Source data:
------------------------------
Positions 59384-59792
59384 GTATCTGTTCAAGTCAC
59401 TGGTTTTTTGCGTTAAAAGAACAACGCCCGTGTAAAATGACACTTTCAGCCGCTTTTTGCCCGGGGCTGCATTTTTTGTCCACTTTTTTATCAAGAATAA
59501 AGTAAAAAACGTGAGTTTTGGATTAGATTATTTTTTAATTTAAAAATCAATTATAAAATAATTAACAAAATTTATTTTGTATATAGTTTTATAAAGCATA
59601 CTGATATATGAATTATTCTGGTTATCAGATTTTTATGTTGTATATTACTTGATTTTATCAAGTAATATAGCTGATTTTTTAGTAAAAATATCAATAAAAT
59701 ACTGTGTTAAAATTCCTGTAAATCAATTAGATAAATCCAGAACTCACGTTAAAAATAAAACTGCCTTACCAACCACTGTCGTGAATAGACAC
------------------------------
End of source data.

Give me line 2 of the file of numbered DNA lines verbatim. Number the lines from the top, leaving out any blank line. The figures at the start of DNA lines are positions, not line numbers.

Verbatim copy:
59384 GTATCTGTTCAAGTCAC